Law firm warns employers of legal risks
Published: 17 September, 2009
A leading North West law firm says the summer is likely to see more high profile cases of recession battered employers cutting costs by trying to change their workers pay and conditions.
But Mace & Jones head of employment law Martin Edwards, one of the UK's leading employment specialists, warned bosses that changing terms and conditions is legally risky and requires expert legal advice. Nationally unemployment has risen to 2.26m but there has been a small rise in the number of part-time workers as more employees take up their company"s offer to cut hours and pay.
"The process of changing terms and conditions must be handled with the utmost care and attention”, said Edwards. He added: "Changing terms and conditions is legally complex and requires in-depth preparation to ensure the right measures are selected. First, check to see whether existing contract terms allow some or all of the necessary flexibility to make the changes. If not, it's much better to reach agreement with staff through negotiation and discussion rather than imposing change. It is vital that the process is managed diplomatically from the very beginning. Getting off on the wrong foot risks antagonising staff and damaging morale. It is vital employers communicate the reasons behind the changes. That way staff fully understand that the firm is doing its best to protect them and the ultimately ensure the business adapts and survives.”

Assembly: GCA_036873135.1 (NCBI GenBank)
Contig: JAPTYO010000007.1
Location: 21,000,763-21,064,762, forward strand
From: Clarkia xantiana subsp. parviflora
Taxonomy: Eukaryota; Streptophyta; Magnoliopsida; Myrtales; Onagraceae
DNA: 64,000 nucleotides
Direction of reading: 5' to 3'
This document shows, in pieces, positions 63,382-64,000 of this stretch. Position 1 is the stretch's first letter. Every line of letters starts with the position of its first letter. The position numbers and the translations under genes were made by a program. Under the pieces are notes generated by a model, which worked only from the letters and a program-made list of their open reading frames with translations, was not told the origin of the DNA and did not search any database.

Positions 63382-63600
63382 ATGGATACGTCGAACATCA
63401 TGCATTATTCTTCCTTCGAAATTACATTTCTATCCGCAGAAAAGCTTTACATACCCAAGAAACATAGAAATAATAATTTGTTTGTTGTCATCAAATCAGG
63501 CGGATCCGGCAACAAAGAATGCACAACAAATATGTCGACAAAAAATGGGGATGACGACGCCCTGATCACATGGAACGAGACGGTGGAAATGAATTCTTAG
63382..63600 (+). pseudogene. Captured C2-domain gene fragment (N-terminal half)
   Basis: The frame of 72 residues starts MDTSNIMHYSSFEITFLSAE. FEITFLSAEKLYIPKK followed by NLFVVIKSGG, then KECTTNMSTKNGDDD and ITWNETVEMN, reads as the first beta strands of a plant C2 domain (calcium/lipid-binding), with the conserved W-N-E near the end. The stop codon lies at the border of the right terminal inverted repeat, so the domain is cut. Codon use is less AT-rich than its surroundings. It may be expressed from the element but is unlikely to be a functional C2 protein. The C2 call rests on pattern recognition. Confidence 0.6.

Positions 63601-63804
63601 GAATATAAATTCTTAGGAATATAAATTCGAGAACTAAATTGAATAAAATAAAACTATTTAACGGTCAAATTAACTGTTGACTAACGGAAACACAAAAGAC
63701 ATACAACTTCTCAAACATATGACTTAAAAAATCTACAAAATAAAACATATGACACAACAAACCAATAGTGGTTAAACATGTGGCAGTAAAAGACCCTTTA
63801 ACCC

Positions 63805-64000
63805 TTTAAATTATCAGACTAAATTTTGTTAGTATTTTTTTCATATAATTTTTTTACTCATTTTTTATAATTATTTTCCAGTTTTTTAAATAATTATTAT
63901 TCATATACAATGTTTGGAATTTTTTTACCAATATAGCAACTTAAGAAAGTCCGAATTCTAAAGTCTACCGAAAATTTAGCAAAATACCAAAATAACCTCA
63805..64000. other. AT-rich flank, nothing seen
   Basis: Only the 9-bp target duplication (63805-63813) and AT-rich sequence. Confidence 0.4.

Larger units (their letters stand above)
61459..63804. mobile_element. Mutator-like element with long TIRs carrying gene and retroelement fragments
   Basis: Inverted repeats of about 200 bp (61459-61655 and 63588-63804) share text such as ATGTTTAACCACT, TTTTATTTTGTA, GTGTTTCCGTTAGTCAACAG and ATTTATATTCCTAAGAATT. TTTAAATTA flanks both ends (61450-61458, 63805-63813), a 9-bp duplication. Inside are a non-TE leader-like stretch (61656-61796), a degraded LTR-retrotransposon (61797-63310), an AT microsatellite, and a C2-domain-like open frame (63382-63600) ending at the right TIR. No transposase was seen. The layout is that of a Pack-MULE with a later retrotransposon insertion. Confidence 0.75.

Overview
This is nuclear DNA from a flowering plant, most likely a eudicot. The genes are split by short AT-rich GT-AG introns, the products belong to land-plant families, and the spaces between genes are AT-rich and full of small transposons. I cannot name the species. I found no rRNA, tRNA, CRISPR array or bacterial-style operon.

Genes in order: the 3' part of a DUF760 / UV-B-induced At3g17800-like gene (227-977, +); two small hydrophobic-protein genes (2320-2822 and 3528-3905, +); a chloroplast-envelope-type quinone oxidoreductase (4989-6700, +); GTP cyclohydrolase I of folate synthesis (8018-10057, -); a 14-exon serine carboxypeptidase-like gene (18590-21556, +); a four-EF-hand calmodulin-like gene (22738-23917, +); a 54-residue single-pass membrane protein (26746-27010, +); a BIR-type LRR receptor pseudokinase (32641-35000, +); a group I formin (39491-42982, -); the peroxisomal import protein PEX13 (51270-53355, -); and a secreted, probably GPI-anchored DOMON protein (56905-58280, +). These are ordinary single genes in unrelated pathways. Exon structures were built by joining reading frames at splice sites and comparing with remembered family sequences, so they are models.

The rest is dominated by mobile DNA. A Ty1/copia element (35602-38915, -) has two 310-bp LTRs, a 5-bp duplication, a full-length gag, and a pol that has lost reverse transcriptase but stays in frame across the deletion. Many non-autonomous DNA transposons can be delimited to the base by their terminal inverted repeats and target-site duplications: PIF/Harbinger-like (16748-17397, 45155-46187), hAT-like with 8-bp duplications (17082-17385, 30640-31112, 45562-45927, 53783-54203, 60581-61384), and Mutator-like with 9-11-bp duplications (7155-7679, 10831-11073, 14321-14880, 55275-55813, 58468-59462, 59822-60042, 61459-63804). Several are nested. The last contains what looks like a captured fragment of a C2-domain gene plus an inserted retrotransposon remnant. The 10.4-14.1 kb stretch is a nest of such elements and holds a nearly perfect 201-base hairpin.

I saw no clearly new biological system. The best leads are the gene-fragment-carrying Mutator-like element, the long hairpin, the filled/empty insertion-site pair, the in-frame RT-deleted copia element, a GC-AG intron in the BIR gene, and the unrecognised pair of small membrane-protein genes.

Edwards said if agreement on changing terms is reached, the terms agreed need to be clearly documented. And it needs to be clear whether the changes are time-limited or permanent.
“If agreement cannot be reached, steps may be taken to impose change by terminating existing contracts and issuing new ones, but again this carries legal risk and expert advice is essential”, he warned. Edwards made his comments soon after 2000 British Airways cabin crew voted almost unanimously to reject the airline's cost cutting proposals. British Airways, which posted a record loss of £401m in the 12 months to the end of March 2009, is proposing a pay freeze and 800 of its staff have taken up a request to work without pay in July.